Instead of Arduino or Raspberry Pi, I chose Flyrontech’s FN-M2A PIR Motion Sensor because it plugs into a USB port of any computer, regardless of operating system—e.g., Windows, Apple, or Linux—and you transfer audio files to it as you would for any other external drive, like a USB flash drive, or data stick/key.

Introducing Flyrontech’s FN-M2A Motion-Sensor Activated Audio Player

Flyrontech’s FN-M2A PIR Motion Sensor Activated Audio Player.

As a collection of parts, the FN-M2A is about as close as I could get to something I would custom-build for the Untitled ṮEṮÁĆES map. It has a motion-sensor, a processing board, and a 3W speaker. You can load files onto the FN-M2A by connecting it to any computer with the micro-USB port, or you can load files onto a micro-SD card and insert it into the micro-SD slot.

An image from the FN-M2A manual.

The FN-M2A has 4MB of onboard storage, which is not much. For the Untitled ṮEṮÁĆES map’s demands, however, 4MB of storage is enough. If you need more than the onboard storage for your project, then you could load your files onto a micro-SD card and insert it into the micro-SD slot. The FN-M2A is programmed such that even if you have loaded files onto the onboard storage, the SD card will override them once inserted. I store only two, short audio clips on each of the six FN-M2A units—that is, one in SENĆOŦEN and one in English, so the 4MB storage is plenty.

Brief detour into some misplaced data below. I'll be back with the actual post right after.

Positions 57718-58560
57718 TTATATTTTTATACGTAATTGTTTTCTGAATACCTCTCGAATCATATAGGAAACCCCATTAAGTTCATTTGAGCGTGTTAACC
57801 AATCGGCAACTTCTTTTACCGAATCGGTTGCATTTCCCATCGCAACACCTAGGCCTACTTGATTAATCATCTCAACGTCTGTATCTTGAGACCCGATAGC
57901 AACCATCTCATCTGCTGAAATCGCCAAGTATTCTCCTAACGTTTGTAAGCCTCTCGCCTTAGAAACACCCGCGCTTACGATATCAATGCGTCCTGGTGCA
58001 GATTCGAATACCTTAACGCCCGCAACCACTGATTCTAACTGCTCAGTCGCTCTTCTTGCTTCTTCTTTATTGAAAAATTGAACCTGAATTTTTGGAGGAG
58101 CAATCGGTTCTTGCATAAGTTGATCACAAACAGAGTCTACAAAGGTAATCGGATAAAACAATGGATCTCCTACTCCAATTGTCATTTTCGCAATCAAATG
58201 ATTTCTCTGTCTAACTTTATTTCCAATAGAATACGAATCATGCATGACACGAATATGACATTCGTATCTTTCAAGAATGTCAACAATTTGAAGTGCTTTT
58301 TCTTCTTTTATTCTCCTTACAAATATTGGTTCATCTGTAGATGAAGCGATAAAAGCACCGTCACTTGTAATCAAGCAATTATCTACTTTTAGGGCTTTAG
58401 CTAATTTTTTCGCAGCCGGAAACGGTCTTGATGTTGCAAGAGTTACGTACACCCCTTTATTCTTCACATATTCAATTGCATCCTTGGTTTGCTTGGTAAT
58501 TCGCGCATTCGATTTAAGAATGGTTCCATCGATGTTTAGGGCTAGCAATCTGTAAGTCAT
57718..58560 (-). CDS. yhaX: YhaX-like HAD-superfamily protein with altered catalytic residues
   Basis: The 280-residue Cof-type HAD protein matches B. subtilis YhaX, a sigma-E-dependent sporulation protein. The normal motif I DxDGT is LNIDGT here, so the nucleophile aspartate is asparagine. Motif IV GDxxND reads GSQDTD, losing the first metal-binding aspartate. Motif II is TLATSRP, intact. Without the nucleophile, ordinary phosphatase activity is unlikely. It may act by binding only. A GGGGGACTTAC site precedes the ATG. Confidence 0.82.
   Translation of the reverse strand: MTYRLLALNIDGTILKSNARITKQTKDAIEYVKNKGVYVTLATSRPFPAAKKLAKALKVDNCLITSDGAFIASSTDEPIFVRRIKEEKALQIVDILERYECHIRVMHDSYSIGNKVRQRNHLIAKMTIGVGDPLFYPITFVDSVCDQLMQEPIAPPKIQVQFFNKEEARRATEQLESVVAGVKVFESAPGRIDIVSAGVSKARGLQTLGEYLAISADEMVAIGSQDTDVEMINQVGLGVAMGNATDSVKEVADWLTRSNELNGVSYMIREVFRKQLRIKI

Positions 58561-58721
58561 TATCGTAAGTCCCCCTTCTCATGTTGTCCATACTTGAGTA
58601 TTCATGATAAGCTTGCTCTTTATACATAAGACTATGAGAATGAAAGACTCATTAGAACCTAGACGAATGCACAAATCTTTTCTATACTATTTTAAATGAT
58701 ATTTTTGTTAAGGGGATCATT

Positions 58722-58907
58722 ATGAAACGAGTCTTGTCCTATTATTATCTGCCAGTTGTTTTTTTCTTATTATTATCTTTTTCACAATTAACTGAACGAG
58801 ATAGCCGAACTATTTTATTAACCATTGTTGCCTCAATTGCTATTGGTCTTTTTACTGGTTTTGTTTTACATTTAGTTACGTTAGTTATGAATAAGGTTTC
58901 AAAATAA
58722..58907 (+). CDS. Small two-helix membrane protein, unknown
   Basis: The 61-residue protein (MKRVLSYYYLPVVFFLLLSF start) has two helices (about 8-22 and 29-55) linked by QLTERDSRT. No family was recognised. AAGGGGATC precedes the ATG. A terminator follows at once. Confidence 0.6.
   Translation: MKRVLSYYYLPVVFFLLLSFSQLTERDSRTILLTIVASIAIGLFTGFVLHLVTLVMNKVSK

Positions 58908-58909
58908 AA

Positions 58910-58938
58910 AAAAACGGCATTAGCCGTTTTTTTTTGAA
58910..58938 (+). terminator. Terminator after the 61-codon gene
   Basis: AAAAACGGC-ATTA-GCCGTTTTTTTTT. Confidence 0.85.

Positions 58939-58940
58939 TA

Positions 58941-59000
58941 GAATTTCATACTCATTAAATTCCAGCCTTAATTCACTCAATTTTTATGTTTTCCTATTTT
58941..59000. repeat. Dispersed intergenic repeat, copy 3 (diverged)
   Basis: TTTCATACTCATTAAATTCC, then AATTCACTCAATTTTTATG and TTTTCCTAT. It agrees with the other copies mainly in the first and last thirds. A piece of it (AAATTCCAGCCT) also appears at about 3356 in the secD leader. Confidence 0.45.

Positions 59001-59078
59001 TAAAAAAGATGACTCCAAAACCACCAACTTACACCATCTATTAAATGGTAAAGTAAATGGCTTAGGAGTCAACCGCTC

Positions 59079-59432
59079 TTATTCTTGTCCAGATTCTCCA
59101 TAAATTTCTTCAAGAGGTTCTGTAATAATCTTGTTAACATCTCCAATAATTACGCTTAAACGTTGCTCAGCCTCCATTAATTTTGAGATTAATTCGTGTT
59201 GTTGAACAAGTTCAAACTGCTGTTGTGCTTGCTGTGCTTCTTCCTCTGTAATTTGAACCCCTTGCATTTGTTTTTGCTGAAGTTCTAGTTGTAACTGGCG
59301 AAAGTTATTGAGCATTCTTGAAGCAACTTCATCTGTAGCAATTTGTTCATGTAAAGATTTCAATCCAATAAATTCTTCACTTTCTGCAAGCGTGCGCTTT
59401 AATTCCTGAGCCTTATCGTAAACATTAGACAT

The audio files you load onto the FN-M2A, either using onboard storage or with an SD card, will play in either numeric or alphabetical sort order, depending on how you name your files. For example, a file named “ardvark-sings.mp3” will play before a file named “baboon-opera.mp3.” So, if you wanted one file to play one before the other, you would have to change their names. For example, I would rename “baboon-opera.mp3.” to “01-baboon-opera.mp3” and change “ardvark-sings.mp3” to “02-ardvark-sings.mp3” to swap their playing order.

If you load more than one file onto FN-M2A, either onboard or micro-SD storage, it is programmed to play one file after the other, following each sensor activation. If you loaded two files, for example, then motioning once will play the first file and motioning again will play the next file, and so on with each additional file.

FN-M2A power options

attery casebAn example of the 3.7V battery case used to power the FN-M2A unit.

The FN-M2A has two power options. The first option is to power it through the onboard micro-USB port, using a phone-charger cable and adapter plugged into a household wall outlet (15 Amp, AC). Make sure that your power adapter provides 5V and 1A of power. I used an old phone charger and cable and it worked perfectly. The second option is to power the FN-M2A with batteries, but this option requires some soldering and the purchase of a battery case and appropriate batteries—see the FN-M2A’s manual for appropriate voltage ranges. TEMOSEṈ and I wanted the Untitled ṮEṮÁĆES map to be able to work without having to be near a wall-plug power outlet, so I soldered on 3.7V AA-battery cases to each FN-M2A unit.

So far, I am happy with the FN-M2A’s performance and ease of use. Each unit costs around $20 CDN on the AliExpress website.